How to monitor and manage SSL certificates (x.509)
Every webmaster probably knows the problem: the amount of SSL certificates that need to be managed that keeps growing. This can be an annoying and thankless job because the SSL / TLS (X.509) certificates have an expiration date. We all know what happens after the expiration date: visitors are only shown an irritating security warning.
Not only do you have to think about the extensions, but the SSL certificate management includes a lot more that needs to be considered. And that is the challenge i-Vertix Monitoring can help you with.
Things you should always keep an eye on
- Do you have an overview of all expiration dates ?
- Is the certificate still valid or has it been revoked ?
- Are the certificates correctly configured on the web server?
- Did the certification authority issue the certificate ?
- Is the certificate chain complete or broken ?
- Has the mail server (pop3, smtp, imap) also configured a valid certificate ?
- What about the FTP server certificate ?
What is an x.509 certificate?
An X.509 is a standard for a public key infrastructure. An SSL / TLS X.509 certificate is a digital file that can be used for SSL or TLS. It is used to authenticate and verify the identity of a host or a website or to encrypt information that are exchanged via website.
X.509 certificates contain a public key and information about the identity of a host. Some of these certificates are self-signed. When a certificate is signed by a CA or verified by another entity, its owner can use the public key to establish secure connections to another party or to validate documents that have been digitally signed with the corresponding private key.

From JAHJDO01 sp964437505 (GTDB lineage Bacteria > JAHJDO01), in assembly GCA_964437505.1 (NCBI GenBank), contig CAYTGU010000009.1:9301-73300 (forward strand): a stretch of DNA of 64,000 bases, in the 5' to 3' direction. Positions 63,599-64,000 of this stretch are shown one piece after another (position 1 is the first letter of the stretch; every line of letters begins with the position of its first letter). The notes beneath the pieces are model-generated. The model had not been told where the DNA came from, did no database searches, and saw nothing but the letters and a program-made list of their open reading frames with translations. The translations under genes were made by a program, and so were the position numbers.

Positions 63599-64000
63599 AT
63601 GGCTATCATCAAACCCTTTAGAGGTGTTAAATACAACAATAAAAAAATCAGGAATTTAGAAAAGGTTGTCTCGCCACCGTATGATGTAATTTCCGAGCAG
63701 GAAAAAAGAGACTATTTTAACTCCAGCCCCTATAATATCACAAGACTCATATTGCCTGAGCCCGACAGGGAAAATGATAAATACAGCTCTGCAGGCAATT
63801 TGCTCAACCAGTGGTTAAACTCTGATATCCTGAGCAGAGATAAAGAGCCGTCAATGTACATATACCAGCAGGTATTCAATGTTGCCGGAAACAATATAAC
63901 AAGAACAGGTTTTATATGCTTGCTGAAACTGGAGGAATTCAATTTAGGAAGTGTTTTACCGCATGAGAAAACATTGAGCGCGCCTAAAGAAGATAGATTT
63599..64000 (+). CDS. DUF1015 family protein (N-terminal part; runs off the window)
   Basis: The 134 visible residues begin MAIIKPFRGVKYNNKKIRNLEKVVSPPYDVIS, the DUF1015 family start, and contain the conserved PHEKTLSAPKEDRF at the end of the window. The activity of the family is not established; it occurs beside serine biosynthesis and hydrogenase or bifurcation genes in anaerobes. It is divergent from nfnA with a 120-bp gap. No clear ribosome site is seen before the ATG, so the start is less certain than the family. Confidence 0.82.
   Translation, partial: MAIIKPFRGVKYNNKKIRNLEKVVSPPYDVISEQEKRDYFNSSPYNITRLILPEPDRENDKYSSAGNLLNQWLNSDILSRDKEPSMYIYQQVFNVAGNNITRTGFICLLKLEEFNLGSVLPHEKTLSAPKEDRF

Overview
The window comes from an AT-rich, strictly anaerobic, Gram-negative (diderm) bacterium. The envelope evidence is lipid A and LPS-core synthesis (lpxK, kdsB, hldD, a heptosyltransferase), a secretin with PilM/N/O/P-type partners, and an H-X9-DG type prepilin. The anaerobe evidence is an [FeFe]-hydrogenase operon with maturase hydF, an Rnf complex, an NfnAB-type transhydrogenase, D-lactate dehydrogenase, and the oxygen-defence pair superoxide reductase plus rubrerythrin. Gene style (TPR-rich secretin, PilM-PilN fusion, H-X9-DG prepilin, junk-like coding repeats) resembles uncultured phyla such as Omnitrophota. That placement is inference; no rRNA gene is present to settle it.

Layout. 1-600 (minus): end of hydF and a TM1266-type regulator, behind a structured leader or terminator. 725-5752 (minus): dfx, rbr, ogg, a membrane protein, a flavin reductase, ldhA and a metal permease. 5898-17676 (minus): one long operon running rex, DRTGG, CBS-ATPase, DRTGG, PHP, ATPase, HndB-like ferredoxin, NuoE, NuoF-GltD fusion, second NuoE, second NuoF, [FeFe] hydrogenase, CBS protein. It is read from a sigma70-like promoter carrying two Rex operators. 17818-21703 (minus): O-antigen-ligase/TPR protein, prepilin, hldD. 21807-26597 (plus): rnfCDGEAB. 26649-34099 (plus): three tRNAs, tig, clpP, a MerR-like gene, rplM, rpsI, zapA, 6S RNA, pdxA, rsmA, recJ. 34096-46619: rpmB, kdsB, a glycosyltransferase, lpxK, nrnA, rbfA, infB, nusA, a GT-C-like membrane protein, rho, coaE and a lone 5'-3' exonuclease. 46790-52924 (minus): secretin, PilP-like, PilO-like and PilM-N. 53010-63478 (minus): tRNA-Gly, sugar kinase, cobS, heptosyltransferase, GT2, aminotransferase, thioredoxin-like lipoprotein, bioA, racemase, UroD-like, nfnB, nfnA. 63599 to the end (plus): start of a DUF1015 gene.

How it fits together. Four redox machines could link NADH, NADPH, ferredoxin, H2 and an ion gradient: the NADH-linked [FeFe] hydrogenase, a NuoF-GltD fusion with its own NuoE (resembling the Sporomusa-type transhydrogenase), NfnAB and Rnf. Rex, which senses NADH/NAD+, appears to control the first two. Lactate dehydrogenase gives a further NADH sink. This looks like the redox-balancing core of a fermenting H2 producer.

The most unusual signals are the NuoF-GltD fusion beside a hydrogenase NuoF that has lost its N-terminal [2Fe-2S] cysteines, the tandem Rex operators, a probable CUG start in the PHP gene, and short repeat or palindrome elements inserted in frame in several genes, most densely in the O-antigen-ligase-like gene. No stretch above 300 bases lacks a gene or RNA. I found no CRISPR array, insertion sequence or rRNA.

An x.509 certificate contains:
- Version Number
- Serial Number
- Validity (not Before – Not After)
- Signature Algorithm (SHA 256 with RSA Encryption
- Issuer Name + Attributes
- Subject Name + Attributes
- Issuer Signature
- Subject’s Public Key
Browser communication and SSL handshake
- The communication flow of the HTTPS connection starts with the browser’s request for a secure page.
- The web server responds with its public key and certificate.
- Then the browser checks whether this digital file was issued by a trusted entity or CA.
- Using the web server’s public key, the browser encrypts a random symmetric session key and sends it to the server with an encrypted URL and other encrypted HTTP data.
- If the public key is valid, the web server uses its private key to decrypt the symmetric session key, URL, and HTTP data.
- From now on, everything is encrypted with the symmetric key.
- Then the web server transmits the requested HTML document and HTTP data.
- In return, this symmetric key allows the browser to decrypt the HTTP data and display it to the user.
The chain of trust relates to your TLS / SSL certificate and how it is chained to a trusted certificate authority. For a TLS certificate to be trustworthy, it must be traceable back to the root of trust that signed it. This means, all certificates in the chain – server certificate, intermediate certificate (s) and root certificate – must be trusted.
The chain of trust consists of three parts:
- Root – CA: digital certificate saved in Trust Store. The root certificates are strictly monitored by the CAs
- Intermediate CA: Mediator between the protected root certificates and the publicly issued server certificates. There will always be at least one intermediate certificate in a chain, but there can also be several
- Server CA: The server certificate is the certificate that is issued to the specific domain
i-Vertix SSL validity check
If you are asking yourself how can i-Vertix help you with all this, here’s the answer: i-Vertix provides you with all the commands and templates out of the box to simplify these complex issues.
Check certificates and files:
- PEM / DER
- The Issuer Name is the expected
- The Subject Name is the expected
- The alternative subject names are the expected
- The certificate expires in X days and sends a push alert to the webmaster as a reminder.